Apparently, our pal Logan (yes, I’m aware that nobody calls him that anymore) has a steady girl, a reporter named Melita Garner, who is also stuck in New York amidst the chaos.  We see a very loooong sequence that amounts to little more than talking heads as Melita and Wolverine discuss the weirdness, his job, her job, the fact that he’s not protecting her or nothin’, and a couple of other bits of interesting information.  Commander Steve Rogers suddenly calls with information on the S.T.R.I.K.E. helicarrier skyjacking, and asks Wolverine to intervene.  He, in turn, sends Melita back to Avengers Tower (which sets this particular story earlier than last week’s issue of Avengers, apparently) to dig up information on S.T.R.I.K.E.  If he’d just waited a page or three, she would have had more than enough information, though, as the helicarrier shows up in the skies over New York City, dragging a number of bodies beneath the ship to…  I dunno.  Apparently, to take advantage of the general tenor of fear?  Our hero infiltrates the ship, and his plucky girl Friday discovers the shocking secret of Norm-O’s flying superfortress:  Two words, rhymes with “wuclear fom…”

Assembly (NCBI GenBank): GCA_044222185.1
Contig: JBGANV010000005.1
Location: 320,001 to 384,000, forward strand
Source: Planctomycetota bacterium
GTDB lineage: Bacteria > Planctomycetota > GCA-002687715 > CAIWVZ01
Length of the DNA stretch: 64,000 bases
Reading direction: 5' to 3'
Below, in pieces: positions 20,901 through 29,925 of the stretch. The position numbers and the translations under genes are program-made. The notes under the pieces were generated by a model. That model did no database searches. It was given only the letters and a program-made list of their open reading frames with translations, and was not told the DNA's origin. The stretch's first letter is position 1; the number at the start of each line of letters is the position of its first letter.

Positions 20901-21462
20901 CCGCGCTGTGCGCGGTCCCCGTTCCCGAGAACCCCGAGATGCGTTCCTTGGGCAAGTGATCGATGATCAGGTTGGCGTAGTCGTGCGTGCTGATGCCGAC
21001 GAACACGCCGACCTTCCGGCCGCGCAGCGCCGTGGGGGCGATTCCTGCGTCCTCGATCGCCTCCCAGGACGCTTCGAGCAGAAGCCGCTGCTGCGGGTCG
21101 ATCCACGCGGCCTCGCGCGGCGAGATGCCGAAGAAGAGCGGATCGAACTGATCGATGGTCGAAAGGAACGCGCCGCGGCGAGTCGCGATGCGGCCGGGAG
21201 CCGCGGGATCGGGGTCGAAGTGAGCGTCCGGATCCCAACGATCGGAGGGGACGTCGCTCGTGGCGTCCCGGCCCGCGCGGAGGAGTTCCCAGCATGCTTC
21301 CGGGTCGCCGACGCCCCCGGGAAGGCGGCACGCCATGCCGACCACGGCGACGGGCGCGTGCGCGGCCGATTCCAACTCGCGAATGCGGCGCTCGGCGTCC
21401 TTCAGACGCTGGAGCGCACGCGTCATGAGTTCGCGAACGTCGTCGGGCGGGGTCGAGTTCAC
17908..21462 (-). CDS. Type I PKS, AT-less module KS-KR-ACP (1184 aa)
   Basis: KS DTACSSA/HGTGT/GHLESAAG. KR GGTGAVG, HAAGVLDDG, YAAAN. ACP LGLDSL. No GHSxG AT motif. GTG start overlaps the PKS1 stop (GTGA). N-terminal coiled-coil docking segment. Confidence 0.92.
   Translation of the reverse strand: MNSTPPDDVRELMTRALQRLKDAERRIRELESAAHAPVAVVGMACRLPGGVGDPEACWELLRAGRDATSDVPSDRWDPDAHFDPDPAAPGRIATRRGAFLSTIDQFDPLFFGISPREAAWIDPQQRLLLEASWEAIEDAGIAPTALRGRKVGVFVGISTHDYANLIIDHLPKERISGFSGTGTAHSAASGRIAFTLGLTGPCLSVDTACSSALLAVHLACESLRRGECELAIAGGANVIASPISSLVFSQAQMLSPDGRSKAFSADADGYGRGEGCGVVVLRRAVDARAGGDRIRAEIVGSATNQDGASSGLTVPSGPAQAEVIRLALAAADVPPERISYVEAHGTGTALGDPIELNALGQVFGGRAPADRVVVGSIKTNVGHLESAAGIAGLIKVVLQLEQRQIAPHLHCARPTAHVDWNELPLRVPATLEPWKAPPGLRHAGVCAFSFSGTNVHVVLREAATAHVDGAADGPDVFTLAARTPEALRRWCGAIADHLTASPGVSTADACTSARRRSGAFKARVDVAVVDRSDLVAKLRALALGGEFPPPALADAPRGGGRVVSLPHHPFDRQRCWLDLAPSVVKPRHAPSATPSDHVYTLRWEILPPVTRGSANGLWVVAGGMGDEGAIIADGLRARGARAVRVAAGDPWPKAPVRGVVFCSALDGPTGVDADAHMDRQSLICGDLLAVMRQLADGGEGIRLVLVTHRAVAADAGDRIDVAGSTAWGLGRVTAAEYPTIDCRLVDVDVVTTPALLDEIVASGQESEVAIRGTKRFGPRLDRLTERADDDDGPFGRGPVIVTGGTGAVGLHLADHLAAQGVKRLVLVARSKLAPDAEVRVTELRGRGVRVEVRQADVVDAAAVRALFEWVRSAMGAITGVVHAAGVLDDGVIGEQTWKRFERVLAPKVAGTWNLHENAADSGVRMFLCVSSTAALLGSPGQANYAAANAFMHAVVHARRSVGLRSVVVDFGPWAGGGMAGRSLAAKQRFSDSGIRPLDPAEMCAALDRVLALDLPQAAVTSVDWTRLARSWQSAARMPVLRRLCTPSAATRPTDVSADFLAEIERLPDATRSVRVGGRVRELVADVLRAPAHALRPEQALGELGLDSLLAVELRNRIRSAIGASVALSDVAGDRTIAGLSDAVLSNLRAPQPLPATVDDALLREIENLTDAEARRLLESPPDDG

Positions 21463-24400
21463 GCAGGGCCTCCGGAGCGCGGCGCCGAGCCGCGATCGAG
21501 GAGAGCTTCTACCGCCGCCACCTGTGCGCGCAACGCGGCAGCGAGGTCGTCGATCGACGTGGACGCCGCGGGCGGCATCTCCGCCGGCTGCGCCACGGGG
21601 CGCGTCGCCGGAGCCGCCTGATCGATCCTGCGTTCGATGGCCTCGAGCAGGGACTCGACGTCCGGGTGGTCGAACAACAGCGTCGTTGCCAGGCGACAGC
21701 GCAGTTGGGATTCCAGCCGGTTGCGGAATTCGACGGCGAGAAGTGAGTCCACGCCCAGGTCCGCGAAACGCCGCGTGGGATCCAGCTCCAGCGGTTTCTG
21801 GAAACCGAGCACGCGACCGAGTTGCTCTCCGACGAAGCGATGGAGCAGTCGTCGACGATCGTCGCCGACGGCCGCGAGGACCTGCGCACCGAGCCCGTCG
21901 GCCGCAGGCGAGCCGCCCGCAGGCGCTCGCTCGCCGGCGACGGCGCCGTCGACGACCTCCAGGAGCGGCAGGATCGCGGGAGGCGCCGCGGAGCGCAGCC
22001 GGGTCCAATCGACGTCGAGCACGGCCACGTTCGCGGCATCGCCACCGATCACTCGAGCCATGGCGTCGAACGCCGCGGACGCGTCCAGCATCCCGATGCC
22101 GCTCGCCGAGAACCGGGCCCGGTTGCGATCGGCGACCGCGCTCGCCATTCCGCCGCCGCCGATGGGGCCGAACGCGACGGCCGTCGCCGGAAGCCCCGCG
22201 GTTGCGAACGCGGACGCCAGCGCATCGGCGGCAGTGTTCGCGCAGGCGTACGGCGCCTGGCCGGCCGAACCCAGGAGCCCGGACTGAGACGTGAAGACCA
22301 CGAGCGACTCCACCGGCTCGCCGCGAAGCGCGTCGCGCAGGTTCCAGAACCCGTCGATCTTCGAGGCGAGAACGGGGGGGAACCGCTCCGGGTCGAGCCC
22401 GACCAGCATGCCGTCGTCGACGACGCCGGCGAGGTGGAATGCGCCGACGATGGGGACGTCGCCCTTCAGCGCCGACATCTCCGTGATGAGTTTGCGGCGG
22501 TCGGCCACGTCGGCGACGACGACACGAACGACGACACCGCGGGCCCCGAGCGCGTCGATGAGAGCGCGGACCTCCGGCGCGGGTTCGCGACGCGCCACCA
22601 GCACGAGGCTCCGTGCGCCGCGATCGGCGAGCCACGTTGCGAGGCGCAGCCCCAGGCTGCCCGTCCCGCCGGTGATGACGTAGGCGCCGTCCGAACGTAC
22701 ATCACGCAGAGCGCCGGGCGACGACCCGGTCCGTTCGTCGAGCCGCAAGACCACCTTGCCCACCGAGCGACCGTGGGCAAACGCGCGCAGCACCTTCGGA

The Verdict: Clawed Rains

The good news is that this seems to be quite strongly tied to Wolverine’s new corner of the Marvel Universe (they even have a handy guide to the Wolverine books, treating them as their own sub-universe, apparently) using his supporting cast, and presumably staying true to his post-movie characterization.  I don’t normally read his books, but you can see where fans of the regular title would be gratified to have a coherent character.  That said, I don’t see why this wouldn’t work within the Wolverine title, except to raise the units sold, and this particular corner of Fear Itself is pretty far removed from the central conceit of the story.  All in all, though, it’s a competently handled book, with intriguing art, but the execution of the story is talky and run-of-the-mill.  Fear Itself: Wolverine #1 is designed to get the hardcore fans of the character while remaining accessible to the casual buyer, and it’s good enough to get the job done, earning 2.5 out of 5 stars overall. I wasn’t overcome with the urge to buy more Wolverine titles, but I wasn’t left out in the cold, either…

Rating: ★★½☆☆

Faithful Spoilerite Question Of The Day: Is it better to see these sort of side tales rather than try and stuff all the heroes into the main narrative (ala Infinity Gauntlet)?


About Author